2016 Year in Preview: Ad blocking will force the industry to put the user experience first
In this series, the 2016 Year in Preview, Digiday’s staff of reporters and editors is looking at the major trends of 2016. Download this preview and nine others here.
If publishers weren’t thinking about the user before, they will in the coming year.
Spurred by Apple’s introduction of ad blocking to iOS in September, publishers and advertisers spent much of 2015 wavering between muted concern and outright panic over ad blocking’s potential effect on the future of the industry. Over 198 million people globally run ad blockers each month, according to anti-ad blocking firm PageFair, and Apple’s support risked increasing the magnitude of that existential threat even further.
But while the industry has obsessed over various wrinkles of ad blocking — how to fight the tech, whether ad blocking is unethical, etc — the ad blocking story’s actual importance became clear when it started forcing the hard questions about the role of the user experience in digital advertising, and whether the industry has completely forgotten about the people on the other side of the screen. In 2016, the discussion about ad blocking will expand beyond ad blocking to include user experience overall.
“Digital advertising has grown up a like a weed,” said Quartz publisher Jay Lauf. “We built all these sites and places for ads to live but rather than give real thought to the landscaping, we just let everything grow. Now, everyone is saying, ‘we’ve got kind of a mess here so we need to take a step back and clean things up.’”
Even the IAB conceded that the industry “messed up” by chasing automation and data collection at the expense the user experience. “Looking back now, our scraping of dimes may have cost us dollars in consumer loyalty,” wrote IAB senior VP of technology and ad operations Scott Cunningham in October. At the same time the IAB introduced its “LEAN” program, a new set of creative standards meant to produce ads that are lighter, less resource intensive and, hopefully, less likely to encourage people to install ad blockers. This tack made sense to those who argued that the most effective way to fix ad blockers is to make better ads.
But while intrusive ads have borne the brunt of the industry’s blame for ad blocking’s rise, efforts to improve the user experience have gone beyond just ads. Vox Media, GQ and The Verge, for example, have taken deep looks at their sites, making small tweaks to various features that have had major effects on the sites overall. The result: page loading times for these sites have been cut by as much as 80 percent.
The problem is that spending the time and money to rebuild and optimize their sites is a frill that many publishers don’t feel they have. “For a lot of publishers, when the next 90 days of the quarter are staring you in the face and you have to make numbers, it’s hard to take the long view,” said Washington Post chief revenue officer Jed Hartman. “It can be hard to find that balance.”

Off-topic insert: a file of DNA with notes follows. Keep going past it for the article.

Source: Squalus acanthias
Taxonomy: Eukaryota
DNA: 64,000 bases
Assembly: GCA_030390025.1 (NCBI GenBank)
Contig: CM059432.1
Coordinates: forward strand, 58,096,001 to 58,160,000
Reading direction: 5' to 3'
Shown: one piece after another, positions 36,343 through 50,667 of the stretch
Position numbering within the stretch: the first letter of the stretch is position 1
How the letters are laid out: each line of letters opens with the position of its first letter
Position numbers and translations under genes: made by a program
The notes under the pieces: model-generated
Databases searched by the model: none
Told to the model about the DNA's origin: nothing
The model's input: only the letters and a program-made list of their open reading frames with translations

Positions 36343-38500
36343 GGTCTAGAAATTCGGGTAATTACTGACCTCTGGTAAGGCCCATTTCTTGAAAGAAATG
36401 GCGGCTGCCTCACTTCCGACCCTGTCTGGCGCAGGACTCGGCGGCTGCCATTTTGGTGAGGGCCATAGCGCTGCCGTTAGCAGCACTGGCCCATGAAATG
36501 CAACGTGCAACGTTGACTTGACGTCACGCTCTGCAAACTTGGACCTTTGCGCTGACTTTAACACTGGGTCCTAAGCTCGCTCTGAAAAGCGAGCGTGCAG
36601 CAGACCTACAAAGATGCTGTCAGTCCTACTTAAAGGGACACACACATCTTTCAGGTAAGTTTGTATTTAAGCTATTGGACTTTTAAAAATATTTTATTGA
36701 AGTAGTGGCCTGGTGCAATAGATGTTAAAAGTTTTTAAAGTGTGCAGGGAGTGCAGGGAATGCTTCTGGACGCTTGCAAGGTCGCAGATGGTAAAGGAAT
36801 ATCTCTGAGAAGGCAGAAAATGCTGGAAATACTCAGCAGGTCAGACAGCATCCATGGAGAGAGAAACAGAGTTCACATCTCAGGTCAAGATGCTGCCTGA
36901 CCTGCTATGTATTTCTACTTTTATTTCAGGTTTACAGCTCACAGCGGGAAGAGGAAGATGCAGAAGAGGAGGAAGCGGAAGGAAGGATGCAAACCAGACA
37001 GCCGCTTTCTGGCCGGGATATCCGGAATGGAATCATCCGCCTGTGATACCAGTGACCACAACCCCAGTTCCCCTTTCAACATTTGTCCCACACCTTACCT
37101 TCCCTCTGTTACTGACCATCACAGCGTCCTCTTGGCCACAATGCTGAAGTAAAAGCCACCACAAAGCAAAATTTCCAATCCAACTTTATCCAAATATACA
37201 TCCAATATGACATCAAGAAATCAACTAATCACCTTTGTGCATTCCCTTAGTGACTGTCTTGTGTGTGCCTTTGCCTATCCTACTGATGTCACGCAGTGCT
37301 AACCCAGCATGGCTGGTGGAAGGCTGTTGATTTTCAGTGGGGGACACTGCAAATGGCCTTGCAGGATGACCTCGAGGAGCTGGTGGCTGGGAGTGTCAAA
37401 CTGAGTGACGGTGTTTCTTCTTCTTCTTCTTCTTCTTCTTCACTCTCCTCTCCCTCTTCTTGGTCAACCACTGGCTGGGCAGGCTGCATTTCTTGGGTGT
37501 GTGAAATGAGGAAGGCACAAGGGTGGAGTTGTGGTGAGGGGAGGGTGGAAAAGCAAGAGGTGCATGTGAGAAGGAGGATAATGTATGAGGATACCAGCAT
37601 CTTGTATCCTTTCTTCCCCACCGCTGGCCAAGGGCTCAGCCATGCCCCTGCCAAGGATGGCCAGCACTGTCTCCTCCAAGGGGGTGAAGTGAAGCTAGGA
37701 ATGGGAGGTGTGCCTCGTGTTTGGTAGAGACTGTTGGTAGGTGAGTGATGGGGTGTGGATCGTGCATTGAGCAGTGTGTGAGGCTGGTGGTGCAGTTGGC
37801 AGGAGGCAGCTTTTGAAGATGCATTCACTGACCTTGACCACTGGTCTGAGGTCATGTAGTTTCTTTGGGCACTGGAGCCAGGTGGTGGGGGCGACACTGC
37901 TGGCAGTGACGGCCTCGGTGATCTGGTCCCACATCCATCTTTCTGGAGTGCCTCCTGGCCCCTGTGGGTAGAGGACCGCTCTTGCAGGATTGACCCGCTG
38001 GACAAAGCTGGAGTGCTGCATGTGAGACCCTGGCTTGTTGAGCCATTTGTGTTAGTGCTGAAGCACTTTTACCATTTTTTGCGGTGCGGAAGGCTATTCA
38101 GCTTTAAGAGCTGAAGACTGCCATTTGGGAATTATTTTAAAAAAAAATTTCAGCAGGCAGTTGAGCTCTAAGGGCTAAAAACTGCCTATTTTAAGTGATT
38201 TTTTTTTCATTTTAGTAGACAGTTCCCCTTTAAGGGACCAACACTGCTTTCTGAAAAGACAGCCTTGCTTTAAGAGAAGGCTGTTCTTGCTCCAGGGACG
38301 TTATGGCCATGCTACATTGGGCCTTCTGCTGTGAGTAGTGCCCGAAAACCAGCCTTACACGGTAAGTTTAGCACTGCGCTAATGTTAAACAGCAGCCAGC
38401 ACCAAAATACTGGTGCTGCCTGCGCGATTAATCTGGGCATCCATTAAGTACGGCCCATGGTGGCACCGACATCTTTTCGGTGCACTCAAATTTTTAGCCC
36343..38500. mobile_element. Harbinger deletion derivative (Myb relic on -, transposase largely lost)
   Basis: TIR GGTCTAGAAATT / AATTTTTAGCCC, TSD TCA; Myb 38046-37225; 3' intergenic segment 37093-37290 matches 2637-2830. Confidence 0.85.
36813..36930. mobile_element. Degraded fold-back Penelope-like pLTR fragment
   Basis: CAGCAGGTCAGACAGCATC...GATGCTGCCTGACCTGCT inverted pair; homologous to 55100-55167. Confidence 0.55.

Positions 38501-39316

In other words, the realities of the business today mean that most publishers are more concerned with optimizing their ad yield than optimizing their site load times.
But the idea that publishers have to think about their bottom lines before their users is a false choice, said Lauf at Quartz. “You have to serve your real customer, your audience, first so you can have the foundation for a solid business. No one has the luxury anymore of ignoring the user experience.”
Few understand that dynamic better than the big tech companies, which have used the “spear of the consumer,” as Lauf put it, to battle each other as they pitch their new publisher initiatives this year. Facebook’s Instant Articles, for example, was premised on the idea that the sluggishness of publishers’ sites is driving users away. Likewise, Google’s Accelerated Mobile Pages (AMP) project was created to help publishers speed up their sites by trimming them of slow and unnecessary elements.
All of this should be a lesson to publishers. “The companies that are going to be successful down the line understand that content is a big differentiator but the entire experience is a part of that content as well,” said Digital Content Next CEO Jason Kint. “It’s all about the entire package of speed and performance and technology. The consumer doesn’t differentiate between publishers based on content alone.”
Did you enjoy this essay? There are nine more just like it as part of Digiday’s Year in Preview series. The full series is available for download in one PDF – sign up here to get a copy.
Member ExclusiveDisruption, served one thread at a time: The weird world of DTC thoughtleader Twitter (1/23)
On direct-to-consumer startup Twitter, everything is a branding lesson.
WTF…are standard contractual clauses
With the Privacy Shield dead, companies are moving to standard contractual clauses so data transfer between the EU and U.S. is GDPR compliant.
‘You have to innovate on the value’: The disparate state of virtual event ticketing
A virtual event happens every minute as saturation nears and publishers keep giving it away for free.
SponsoredPublishers: Assessing risk and ensuring payments in times of crisis
As the industry navigates the continued impacts of COVID-19, here’s the questions publishers should ask their programmatic partners or ad management providers to protect themselves from clawbacks and lost revenue.
‘We have our work cut out for us’: How Havas is launching a major campaign to overcome its lack of racial diversity in the U.S.
Recent diversity data from Havas shows that just 6.1% of the 4,000 it employs in the U.S. are black.
‘Take back some market share from Amazon’: Publishers are testing their own versions of Prime Day
With Amazon Prime Day delayed, publishers with commerce operations are creating their own shopping holidays.